This usage of the navigateToURL() method relies on the domain-based security restrictions that the allowScriptAccess and allowNetworking parameters define. You set the values of the allowScriptAccess and allowNetworking parameters in the SWF file’s wrapper. For more information, see About the object and embed tags.


Applications reside entirely on the client. If the browser loads the application, the application SWF file, plus externally loaded images and other media files, are stored locally on the client in the browser’s cache. These files reside in the cache until cleared.

Storing a SWF file in the browser’s cache can potentially expose the file to people who would not otherwise be able to see it. The following table shows some example locations of the browser’s cache files:

Browser or operating system

Cache location

Internet Explorer on Windows XP

C:\Documents and Settings\username\Local Settings\Temporary Internet Files

Firefox on Windows XP

C:\Documents and Settings\username\Application Data\Mozilla\Firefox\Profiles\username.default\Cache



These files can remain in the cache even after the browser is closed.

To prevent client browsers from caching the SWF file, try setting the following HTTP headers in the SWF file’s wrapper:

Cache-control: no-cache, no-store, must-revalidate, max-age=-1 
Pragma: no-cache, no-store 
Expires: -1

Note that in some cases, setting the Pragma header to "no-cache" can cause a runtime error with GET requests over SSL with the HTTPService class. In this case, setting just the Cache-control header should work.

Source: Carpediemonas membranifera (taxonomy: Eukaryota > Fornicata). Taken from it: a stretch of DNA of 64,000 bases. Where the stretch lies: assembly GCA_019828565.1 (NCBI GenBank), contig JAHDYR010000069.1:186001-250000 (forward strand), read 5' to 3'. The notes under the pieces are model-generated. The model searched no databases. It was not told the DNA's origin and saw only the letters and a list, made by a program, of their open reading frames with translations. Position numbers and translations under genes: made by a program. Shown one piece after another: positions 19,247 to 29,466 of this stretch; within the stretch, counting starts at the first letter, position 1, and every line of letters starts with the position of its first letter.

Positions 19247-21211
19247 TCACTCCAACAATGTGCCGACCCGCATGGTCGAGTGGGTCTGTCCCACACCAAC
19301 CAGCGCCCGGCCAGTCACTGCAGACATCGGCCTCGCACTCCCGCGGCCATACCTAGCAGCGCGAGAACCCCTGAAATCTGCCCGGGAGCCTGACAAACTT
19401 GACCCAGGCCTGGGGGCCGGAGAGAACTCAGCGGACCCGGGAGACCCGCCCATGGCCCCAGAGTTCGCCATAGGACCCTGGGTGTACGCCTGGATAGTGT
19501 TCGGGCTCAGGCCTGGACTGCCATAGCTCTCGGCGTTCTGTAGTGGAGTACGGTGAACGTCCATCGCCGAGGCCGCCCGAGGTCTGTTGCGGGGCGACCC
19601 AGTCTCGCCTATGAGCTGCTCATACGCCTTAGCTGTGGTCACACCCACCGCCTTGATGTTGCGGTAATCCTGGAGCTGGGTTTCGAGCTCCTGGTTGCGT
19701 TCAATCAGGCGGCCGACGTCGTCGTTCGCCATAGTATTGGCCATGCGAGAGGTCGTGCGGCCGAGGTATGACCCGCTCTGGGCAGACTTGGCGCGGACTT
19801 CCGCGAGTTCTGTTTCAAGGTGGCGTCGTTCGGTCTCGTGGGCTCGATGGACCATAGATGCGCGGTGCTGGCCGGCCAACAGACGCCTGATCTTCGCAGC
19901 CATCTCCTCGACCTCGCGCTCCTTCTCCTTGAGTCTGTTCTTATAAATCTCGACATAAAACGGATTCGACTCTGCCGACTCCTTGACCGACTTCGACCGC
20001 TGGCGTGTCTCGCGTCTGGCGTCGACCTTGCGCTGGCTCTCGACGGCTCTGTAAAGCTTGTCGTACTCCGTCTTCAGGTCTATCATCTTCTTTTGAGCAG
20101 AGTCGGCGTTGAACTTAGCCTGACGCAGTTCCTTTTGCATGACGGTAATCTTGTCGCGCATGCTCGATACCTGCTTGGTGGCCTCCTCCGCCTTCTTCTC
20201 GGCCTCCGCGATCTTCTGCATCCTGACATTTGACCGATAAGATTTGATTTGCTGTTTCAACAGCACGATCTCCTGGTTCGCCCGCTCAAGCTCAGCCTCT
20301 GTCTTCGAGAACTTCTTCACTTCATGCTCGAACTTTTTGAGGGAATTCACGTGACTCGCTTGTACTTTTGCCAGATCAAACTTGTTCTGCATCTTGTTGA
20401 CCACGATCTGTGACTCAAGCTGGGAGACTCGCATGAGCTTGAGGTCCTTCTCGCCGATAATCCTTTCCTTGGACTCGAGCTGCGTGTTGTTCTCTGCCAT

Trusted sites and directories

The browser security model includes levels of trust applied to specific websites. Flash Player interacts with this model by assigning a sandbox based on whether the browser declared the site of the SWF file’s origin trusted.

If Flash Player loads a SWF file from a trusted website, the SWF file is put in the local-trusted sandbox. The SWF file can read from local data sources and communicate with the Internet.

You can also assign a SWF file to be in the local-trusted sandbox when you load it from the local file system. To do this, you configure a directory as trusted by Flash Player (which results in the SWF file being put in the local-trusted sandbox) by adding a FlashPlayerTrust configuration file that specifies the directory to trust. This requires administrator access privileges to the client system, so it is typically used in controlled environments. Users can also define a directory as trusted by using the Flash Player User Settings Manager. For more information, see the Flash Player documentation.

Deploying secure applications

When you deploy an application, you make the application accessible to your users. The process of deploying an application is dependent on your application, your application requirements, and your deployment environment. You can employ some of the following strategies to ensure that the application you deploy is secure.

Deploying local SWF files versus network SWF files

Client computers can obtain individual SWF files from a number of sources, such as from an external website or a local file system. When SWF files are loaded into Flash Player, they are individually assigned to security sandboxes based on their origin.